17. orbitz

    orbitz Well-Known Member

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    Well it only took him one ball to face up to his fear where most men need two balls to do it.
     
  18. Zemgirl

    Zemgirl Well-Known Member

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    I've been thinking about that, because I keep seeing negative reactions to this possibility. And I have to say, I don't get it. Of all the things that Armstrong did (in fact or allegedly), this is what bothers people? You'd think every other rider who admitted to doping did so to advance justice, fairness and the purity of sports. :rolleyes:

    Also, I find it difficult to credit that someone would make himself vulnerable to civil and possibly criminal proceedings in order to be able to do triathlons. How does that make sense? Surely Armstrong doesn't want to compete in triathlons badly enough to risk the legal ramifications his admissions will likely have?

    I'm really curious to see how he'll spin it to Oprah, though, and what kind of questions she'll have for him.

    And now, I want to hear about other riders. Garden Kitty, tell us more! Pics will be most welcome too :)
     
  19. orbitz

    orbitz Well-Known Member

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    Perhaps if Lance wasn't so aggressive in the past in going after the people and the news that accused him of doping then maybe people would have more empathy for him.
     
  20. Zemgirl

    Zemgirl Well-Known Member

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    It's not a matter of empathy - how did you get that from my post? :confused: My point is the opposite: that considering what Armstrong stands accused of and what he's likely to admit, the possibility that he's confessing to doping in the hope of being reinstated to compete in triathlons seems to me to be pretty low on the list of things to be outraged about. I think a lot of doping admissions are motivated by personal agendas, so he's hardly unique in that.

    Anyway, I think there should be an Armstrong/doping thread that is separate from the general cycling thread.
     
  21. heckles

    heckles Well-Known Member

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    I can believe it. He was a talented triathlete as a teenager before he decided to specialize in cycling. The guy is highly ambitious and possibly thinks that he has some unfinished business in triathlons. Maybe he thinks there could be some lucrative sponsorships there, considering that he's largely burned his bridges in the cycling world? The Ironman Masters gets decent attention, so Armstrong's age isn't much of a liability.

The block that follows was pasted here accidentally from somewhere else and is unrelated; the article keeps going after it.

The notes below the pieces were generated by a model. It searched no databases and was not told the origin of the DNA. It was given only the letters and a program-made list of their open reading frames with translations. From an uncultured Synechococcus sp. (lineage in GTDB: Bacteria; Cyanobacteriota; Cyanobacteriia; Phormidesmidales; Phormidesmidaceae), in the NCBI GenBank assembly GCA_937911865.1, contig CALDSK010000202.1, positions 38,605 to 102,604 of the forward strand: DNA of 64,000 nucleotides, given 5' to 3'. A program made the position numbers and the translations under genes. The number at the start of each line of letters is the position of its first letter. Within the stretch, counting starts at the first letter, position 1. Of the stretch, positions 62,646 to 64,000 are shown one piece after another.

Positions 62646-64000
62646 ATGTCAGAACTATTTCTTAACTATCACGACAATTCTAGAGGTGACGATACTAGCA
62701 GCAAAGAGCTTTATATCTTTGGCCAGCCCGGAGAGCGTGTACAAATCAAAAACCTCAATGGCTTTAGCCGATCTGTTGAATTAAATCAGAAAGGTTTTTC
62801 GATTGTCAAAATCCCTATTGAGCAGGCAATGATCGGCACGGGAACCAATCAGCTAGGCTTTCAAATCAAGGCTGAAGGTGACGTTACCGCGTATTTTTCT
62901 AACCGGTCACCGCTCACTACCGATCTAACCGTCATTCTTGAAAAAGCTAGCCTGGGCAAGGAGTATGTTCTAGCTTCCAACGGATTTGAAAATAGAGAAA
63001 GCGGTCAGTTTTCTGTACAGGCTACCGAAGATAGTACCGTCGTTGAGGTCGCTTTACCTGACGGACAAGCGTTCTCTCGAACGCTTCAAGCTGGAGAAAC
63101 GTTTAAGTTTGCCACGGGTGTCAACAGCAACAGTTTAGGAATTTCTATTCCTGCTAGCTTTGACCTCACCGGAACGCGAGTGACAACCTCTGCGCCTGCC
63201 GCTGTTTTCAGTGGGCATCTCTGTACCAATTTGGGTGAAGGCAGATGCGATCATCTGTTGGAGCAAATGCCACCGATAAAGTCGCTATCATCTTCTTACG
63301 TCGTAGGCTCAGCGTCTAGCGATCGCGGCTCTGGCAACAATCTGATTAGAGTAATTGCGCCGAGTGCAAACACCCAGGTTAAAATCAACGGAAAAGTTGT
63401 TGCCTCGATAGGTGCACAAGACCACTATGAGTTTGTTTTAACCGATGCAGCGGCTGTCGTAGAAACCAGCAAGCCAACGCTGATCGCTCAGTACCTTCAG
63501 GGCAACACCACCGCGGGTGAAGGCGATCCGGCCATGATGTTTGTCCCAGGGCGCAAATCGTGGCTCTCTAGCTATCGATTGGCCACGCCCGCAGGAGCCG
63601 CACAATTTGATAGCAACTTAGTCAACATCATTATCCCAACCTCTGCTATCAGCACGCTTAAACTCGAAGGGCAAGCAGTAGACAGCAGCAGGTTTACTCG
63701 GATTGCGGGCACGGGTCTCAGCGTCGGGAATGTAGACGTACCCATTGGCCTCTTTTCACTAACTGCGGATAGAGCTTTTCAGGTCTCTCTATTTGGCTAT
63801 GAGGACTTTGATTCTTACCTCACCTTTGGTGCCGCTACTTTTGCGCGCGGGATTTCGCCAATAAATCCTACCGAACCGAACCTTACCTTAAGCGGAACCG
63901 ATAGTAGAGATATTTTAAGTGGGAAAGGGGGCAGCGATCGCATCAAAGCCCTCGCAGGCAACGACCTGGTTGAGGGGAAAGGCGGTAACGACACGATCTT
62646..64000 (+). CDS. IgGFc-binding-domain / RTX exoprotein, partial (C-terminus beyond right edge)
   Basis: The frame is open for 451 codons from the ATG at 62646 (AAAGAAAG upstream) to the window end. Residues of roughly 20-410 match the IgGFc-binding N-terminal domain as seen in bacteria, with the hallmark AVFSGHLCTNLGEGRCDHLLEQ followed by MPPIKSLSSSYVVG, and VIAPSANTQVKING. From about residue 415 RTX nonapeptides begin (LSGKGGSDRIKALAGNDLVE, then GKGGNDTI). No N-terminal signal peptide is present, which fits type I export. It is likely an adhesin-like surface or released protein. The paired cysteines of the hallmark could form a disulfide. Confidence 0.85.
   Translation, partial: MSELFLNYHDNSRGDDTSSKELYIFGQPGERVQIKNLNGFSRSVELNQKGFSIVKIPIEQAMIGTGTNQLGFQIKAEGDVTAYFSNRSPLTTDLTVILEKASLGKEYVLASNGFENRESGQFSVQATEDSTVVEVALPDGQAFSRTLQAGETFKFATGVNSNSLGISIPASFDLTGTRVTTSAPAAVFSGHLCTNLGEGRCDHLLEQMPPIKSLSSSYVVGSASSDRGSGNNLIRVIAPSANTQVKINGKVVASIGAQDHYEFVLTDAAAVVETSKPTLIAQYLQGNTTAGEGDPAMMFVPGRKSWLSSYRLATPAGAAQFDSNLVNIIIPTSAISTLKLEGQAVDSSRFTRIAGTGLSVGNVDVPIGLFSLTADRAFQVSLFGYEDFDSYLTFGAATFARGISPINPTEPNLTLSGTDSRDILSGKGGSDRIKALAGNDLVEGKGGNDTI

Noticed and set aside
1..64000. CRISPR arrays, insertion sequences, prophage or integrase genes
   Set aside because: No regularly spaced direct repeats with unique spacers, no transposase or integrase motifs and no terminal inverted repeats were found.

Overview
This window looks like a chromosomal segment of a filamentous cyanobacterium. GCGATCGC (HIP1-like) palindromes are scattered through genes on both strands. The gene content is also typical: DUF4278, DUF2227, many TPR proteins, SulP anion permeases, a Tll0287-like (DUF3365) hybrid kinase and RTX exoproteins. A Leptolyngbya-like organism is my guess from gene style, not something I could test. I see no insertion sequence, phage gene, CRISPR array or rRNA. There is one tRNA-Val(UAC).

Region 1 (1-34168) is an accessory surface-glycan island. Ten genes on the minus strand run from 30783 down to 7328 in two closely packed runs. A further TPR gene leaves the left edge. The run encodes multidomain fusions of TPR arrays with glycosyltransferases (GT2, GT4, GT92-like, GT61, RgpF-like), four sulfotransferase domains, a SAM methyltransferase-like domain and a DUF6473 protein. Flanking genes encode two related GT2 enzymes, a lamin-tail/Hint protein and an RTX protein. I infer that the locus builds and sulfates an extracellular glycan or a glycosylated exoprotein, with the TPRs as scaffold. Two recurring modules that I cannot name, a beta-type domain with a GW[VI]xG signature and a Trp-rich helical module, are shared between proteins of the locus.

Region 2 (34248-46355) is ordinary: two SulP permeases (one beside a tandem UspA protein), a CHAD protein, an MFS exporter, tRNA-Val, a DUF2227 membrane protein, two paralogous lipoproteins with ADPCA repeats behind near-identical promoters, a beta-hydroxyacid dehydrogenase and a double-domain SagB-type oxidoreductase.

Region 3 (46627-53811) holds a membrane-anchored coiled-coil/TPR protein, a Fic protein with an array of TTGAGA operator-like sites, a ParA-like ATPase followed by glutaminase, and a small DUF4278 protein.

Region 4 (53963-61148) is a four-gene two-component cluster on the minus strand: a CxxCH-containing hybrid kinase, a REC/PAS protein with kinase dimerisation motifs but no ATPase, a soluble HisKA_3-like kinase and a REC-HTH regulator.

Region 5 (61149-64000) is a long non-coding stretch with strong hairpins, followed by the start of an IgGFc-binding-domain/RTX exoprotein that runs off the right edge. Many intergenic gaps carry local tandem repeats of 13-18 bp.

Of course, he is probably delusional, because I can't envision any segment of the athletic world wanting much to do with him, but stranger things have happened. Even Pete Rose has his own reality show now, complete with his Playmate wife who's 40 years younger than him.
     
  22. Vash01

    Vash01 Fan of Julia, Elena, Anna, Liza, and Vera

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    I think so too. I was looking for one and finally found the discussion in this thread.

    All I can say is - shame on Armstrong for lying for 10 years, suing those who were telling the truth, and for trying to get more attention now.
     
  23. AragornElessar

    AragornElessar Well-Known Member

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    Anyone watching CNN? Outfront w/Erin Burnett is live and she's talking to the lawyer of the Insurance Company who had to pay Lance millions for winning three of those TdF and he said his Client/Pres or CEO of the Insurance Company watched the interview w/him and that Armstrong's got a couple of weeks to send them a check. If that doesn't come, then they're suing him for it.

    And so it begins....
     
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  24. duane

    duane New Member

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    I'm just now watching a rerun of Oprah's interview. I thought she would be the wimpy, let-me-cry-with-you Oprah, but she's asking some tough questions.

    There's nothing about Lance that makes him sympathetic. He comes across as a cold, shallow a-hole who simply got caught and had to finally admit his guilt.
     
  25. heckles

    heckles Well-Known Member

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    I agree. She opened the interview asking him several questions point-blank. She's not throwing him softballs like Barbara Walters would.
     
  26. Vagabond

    Vagabond Well-Known Member

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    :watch:

    :blah: :rolleyes: :barrel :scream:
     
  27. allezfred

    allezfred Old and Immature Admin Staff Member

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  28. Norlite

    Norlite Well-Known Member

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  29. Domshabfan

    Domshabfan Searching for Cizeron's Instagram

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    I will worship the ground Poths walks on, Bravo. Here I am reposting POTHS post from 2006 :


    Yes, he turned out even worse than Engquist.
     
  30. Zemgirl

    Zemgirl Well-Known Member

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    I think Armstrong's actions in covering up his doping and trying to keep his image positive were far worse than the original offense(s). I know many people view doping as the most awful thing possible, but for me, the lies and nasty allegations about other riders and people involved in the sport, ruining people both financially and professionally - that's the worst of it, as far as I'm concerned.

    As for the interview, was any of it surprising in any way? I guess Oprah asked tougher questions than I'd expected, but Armstrong is playing it exactly as I thought he would. I wonder what's left for part 2, though.